The CUNY Mapping Service at the Center for Urban Research has launched a set of interactive maps showing detailed race/ethnicity change at the local level throughout the New York City metro region, along with an analysis of the changes in New York City.
The maps use the “before and after” technique that the NY Times and others have used effectively for images of natural disasters. But they’ve integrated the slider technique with two overlapping sets of interactive maps via OpenLayers (an open source online mapping framework), so you can slide between the two (showing 2000 and 2010 block-level maps of predominant race/ethnicity patterns) while also zooming in and out and clicking on individual Census blocks for detailed population data.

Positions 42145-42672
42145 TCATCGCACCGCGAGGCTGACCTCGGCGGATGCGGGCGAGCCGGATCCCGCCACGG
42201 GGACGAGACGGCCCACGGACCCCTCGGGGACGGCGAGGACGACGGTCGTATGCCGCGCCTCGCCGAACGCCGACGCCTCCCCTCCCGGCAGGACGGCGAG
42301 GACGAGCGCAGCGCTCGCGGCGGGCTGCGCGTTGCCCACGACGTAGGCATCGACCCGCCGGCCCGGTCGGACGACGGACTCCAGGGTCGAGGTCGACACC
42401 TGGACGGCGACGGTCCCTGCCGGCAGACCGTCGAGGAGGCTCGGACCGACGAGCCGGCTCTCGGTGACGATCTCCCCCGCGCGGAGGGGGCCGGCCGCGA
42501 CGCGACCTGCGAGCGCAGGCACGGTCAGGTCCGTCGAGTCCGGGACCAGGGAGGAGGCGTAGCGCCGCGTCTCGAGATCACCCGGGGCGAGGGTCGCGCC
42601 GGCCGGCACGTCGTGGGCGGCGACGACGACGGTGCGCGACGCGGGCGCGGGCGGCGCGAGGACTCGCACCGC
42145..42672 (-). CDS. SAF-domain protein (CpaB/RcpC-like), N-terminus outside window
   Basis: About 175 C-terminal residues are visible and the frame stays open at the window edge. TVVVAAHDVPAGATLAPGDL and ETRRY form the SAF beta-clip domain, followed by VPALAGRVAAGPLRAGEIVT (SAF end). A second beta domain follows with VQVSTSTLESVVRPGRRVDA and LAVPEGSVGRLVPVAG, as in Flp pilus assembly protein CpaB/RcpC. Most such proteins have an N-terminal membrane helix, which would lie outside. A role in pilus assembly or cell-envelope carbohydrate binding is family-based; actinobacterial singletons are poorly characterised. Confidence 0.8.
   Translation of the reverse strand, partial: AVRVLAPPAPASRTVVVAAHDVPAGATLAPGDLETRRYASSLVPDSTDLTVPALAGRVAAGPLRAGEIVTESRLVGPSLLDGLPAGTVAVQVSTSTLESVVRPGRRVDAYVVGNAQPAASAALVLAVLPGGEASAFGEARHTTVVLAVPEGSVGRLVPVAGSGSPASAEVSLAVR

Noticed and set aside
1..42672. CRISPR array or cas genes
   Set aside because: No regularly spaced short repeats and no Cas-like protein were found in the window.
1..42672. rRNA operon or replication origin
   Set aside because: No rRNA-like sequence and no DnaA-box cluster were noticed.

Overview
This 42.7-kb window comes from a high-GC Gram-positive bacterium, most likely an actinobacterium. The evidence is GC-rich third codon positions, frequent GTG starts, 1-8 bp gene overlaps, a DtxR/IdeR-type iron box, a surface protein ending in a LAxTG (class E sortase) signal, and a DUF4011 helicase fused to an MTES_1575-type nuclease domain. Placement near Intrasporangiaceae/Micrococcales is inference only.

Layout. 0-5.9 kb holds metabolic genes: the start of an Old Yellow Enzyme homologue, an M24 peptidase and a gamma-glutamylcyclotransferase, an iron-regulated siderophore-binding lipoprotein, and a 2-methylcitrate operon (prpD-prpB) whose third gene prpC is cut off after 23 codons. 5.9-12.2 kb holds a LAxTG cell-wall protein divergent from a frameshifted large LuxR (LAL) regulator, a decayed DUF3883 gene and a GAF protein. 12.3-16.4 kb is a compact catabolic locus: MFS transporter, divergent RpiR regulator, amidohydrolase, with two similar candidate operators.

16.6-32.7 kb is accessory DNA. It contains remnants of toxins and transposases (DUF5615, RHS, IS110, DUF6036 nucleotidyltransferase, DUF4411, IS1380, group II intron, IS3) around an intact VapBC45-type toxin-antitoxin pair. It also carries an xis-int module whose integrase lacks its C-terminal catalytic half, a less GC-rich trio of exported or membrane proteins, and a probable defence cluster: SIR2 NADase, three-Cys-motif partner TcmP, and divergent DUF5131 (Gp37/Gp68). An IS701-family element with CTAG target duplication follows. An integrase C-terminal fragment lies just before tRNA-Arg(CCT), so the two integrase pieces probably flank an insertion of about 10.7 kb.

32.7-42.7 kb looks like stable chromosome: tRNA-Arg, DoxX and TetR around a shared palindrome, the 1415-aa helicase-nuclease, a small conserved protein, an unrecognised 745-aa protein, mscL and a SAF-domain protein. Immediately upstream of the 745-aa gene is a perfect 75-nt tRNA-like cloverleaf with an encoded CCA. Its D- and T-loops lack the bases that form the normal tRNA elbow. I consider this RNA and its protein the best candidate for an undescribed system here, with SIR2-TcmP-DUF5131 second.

The color-shaded maps are overlain on a Microsoft basemap – you can set the transparency of the map dynamically so place names and streets become more or less visible, and also switch between the Bing street map and aerial imagery.
Here’s a direct link to the maps. They also have an analysis of the data for New York City, plus static 2000-to-2010 maps with the slider for New York’s 5 boroughs.